The Complexity of Uniform Policing

Risk assessment for critical infrastructure assumes uniform police will run at catastrophic and violence events everyone else is running away from. Often they must make time-sensitive judgments on personal and public safety in high anxiety environments.

At the same time, the public and the courts expect uniform police , as primary sensory and verbal information gatherers, to make every judgment and decision rationally and impartially. All this happens in an environment that is often a perfect storm – dealing with their own emotions, while having to deal with the motions of others.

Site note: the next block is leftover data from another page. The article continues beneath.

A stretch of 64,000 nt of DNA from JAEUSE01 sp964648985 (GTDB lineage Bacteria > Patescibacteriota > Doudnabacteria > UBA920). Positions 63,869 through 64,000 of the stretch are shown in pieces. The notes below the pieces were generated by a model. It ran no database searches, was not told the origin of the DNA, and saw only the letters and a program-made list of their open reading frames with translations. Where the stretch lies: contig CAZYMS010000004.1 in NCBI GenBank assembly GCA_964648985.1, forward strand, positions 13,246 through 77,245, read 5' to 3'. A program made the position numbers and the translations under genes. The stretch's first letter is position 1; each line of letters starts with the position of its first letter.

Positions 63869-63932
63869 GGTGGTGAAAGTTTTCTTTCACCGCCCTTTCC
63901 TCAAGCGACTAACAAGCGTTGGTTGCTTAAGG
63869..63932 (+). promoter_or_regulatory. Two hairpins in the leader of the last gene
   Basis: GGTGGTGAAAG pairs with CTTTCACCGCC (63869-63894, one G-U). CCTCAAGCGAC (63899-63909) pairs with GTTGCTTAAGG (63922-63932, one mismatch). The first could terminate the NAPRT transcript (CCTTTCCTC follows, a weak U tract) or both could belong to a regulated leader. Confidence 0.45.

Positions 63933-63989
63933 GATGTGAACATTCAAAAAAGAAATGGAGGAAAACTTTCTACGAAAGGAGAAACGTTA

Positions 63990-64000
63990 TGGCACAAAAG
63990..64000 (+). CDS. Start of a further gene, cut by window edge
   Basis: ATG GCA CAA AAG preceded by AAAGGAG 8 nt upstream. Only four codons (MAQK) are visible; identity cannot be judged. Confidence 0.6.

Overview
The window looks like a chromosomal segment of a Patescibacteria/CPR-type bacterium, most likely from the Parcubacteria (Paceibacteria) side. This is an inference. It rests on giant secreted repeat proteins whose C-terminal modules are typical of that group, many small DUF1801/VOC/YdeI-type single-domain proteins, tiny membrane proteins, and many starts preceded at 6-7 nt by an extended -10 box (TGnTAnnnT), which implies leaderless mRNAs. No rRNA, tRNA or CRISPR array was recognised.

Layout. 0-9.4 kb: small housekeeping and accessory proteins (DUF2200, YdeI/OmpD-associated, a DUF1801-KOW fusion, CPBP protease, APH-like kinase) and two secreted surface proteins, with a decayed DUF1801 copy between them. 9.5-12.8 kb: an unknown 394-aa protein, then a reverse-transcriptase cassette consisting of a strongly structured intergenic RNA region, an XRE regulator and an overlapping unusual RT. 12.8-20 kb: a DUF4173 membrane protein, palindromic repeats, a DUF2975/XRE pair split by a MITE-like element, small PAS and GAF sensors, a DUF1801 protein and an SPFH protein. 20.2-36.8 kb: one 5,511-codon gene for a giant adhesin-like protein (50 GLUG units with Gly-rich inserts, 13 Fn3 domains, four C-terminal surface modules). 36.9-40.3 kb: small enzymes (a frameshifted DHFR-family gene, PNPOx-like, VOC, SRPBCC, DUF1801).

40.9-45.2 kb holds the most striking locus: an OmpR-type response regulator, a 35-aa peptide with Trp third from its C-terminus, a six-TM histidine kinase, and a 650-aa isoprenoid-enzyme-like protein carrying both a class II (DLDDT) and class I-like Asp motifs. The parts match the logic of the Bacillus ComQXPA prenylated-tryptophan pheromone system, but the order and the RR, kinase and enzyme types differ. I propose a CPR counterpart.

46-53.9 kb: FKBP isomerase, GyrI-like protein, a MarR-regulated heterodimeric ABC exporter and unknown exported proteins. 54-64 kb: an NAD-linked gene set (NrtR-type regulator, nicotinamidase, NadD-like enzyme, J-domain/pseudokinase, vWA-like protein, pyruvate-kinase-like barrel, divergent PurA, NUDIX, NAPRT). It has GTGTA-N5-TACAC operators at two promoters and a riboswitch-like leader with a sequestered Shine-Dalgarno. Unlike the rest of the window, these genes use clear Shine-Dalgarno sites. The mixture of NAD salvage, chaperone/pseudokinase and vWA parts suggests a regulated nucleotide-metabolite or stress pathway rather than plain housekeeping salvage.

Intuition and time-sensitive judgments draw on prior emotions-laden experiences. The intensity (valence) and influence of these experiences in policing ranges from highly negative to highly positive, which accumulate over a career. In the worst case scenario with highly negative experiences, people end up with Post Traumatic Stress Disorder.

More thought is required on whether uniform police should be recruited for their emotional intelligence (EI) aptitude. More should be known and practiced on what in-service self-awareness and resiliency maintenance training is needed to  mitigate unintended consequences from environments and situational circumstances employers put uniform police in.

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